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The Book of Common Prayer and its liturgical descendants are the elements of Anglicanism that will be preserved for former Anglicans and Episcopalians who have entered the Catholic Church, an official at the Congregation for the Doctrine of the Faith (CDF) has reported.

In November 2009, Pope Benedict released the apostolic constitution Anglicanorum coetibus, creating a permanent home for Anglicans who wish to be reconciled to the Catholic Church but hoped to retain portions of their “Anglican patrimony”. In an interview published in the December issue of The Portal, Mgr. Steven Lopes of the CDF defined this distinctive “patrimony”.

“We here have thought a lot about what constitutes Anglican patrimony, particularly as it involves the liturgy, and we have a working definition. It is to say that ‘Anglican liturgical patrimony is that which has nourished the Catholic Faith, within the Anglican tradition during the time of ecclesiastical separation, and has given rise to this new desire for full communion’,” Mgr. Lopes said.

In October 2013, the Personal Ordinariate of Our Lady of Walsingham – the English branch of the Ordinariate — launched a new Mass text which included passages from Thomas Cranmer’s Book of Common Prayer.

“’It has nourished the faith’: these expressions from the Anglican prayer books and how they are interpreted through the years – I’m thinking of the Comfortable Words, the Summary of the Law, the Collect for Purity, the Prayer of Humble Access – these are not museum pieces. They have sustained people in their faith because they have given expression, beautiful expression, to the truth! It is a truth of God that truly liberates us and draws us deeper into the mystery of God and of ourselves. The fact that these prayers capture this truth in such a magnificent way sustains faith.”

“’Throughout the years of ecclesiastical separation’: well, that acknowledges the fact that Anglican liturgical patrimony is not just 1549 or 1662, nor is it just 1928 or 1976. We can’t go back to a specific period and say ‘this is it’, but you have to look at the whole Anglican experience to see how that faith was nourished’,” Mgr Lopes said.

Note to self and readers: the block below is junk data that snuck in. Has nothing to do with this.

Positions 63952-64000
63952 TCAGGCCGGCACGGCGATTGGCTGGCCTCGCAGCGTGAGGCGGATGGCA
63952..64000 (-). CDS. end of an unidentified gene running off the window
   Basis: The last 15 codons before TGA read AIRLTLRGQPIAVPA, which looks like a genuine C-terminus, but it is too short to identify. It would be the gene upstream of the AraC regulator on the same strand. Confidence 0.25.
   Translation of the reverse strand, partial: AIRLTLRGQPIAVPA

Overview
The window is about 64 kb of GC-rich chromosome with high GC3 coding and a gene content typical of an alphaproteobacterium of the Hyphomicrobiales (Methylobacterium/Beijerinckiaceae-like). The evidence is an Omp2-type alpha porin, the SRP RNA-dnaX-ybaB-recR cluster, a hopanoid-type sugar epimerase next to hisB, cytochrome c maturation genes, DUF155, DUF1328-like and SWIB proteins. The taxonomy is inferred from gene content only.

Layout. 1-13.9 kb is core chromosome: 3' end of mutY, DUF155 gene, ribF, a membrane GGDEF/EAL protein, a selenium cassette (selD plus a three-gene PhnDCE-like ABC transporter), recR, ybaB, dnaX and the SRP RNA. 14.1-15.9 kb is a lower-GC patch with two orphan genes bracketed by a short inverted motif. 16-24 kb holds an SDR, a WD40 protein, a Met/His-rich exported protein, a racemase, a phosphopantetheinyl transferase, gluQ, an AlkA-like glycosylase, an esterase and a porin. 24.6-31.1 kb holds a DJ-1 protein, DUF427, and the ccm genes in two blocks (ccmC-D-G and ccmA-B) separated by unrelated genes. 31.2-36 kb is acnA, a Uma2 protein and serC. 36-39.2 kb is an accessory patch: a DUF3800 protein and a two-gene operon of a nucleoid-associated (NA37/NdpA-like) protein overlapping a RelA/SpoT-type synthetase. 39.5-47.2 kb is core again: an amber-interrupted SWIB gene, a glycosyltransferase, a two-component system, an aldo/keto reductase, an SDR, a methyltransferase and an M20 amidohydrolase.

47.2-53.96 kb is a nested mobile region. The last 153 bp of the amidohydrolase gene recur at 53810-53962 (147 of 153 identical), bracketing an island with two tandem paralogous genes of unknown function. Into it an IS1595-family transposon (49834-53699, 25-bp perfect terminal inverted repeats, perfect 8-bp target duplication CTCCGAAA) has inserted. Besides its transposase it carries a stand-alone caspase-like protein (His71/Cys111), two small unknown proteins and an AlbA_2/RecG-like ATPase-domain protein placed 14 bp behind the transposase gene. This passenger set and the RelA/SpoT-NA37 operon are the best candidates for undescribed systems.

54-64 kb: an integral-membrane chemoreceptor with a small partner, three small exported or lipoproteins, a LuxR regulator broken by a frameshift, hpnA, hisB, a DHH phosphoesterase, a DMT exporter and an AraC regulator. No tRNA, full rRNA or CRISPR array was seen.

He added that it was ironic that many Anglo-Catholics who have joined the Ordinariate did not use Anglican prayer books as Anglicans but the Roman rite.

“We have many people in the Ordinariate who are unfamiliar with some of that wider tradition, the depth of tradition, in Prayer Book forms and Anglican Missal forms of worship. In a certain sense it’s an irony because here’s this wonderful liturgical patrimony and we have Ordinariate communities saying ‘wait a minute, that’s actually quite new’,” he said .

Mgr Lopes added that if an Ordinariate community simply uses the Roman Rite it becomes “indistinguishable.” 

In August 2013, Mgr. Jeffrey Steenson, Ordinary of the Ordinariate of the Chair of St Peter – the American branch of the Ordinariate – stated the Latin mass was not to be used in Ordinariate congregations. Clergy who “want to learn also how to celebrate” according to the traditional Latin mass were “certainly encouraged to do so” under the “supervision of the local bishop,” Mgr. Steenson said, so as to “assist in those stable communities that use the Extraordinary Form.”

The traditional Latin Mass, (the Extraordinary Form) “is not integral to the Anglican patrimony, it is not properly used in our communities,” he added.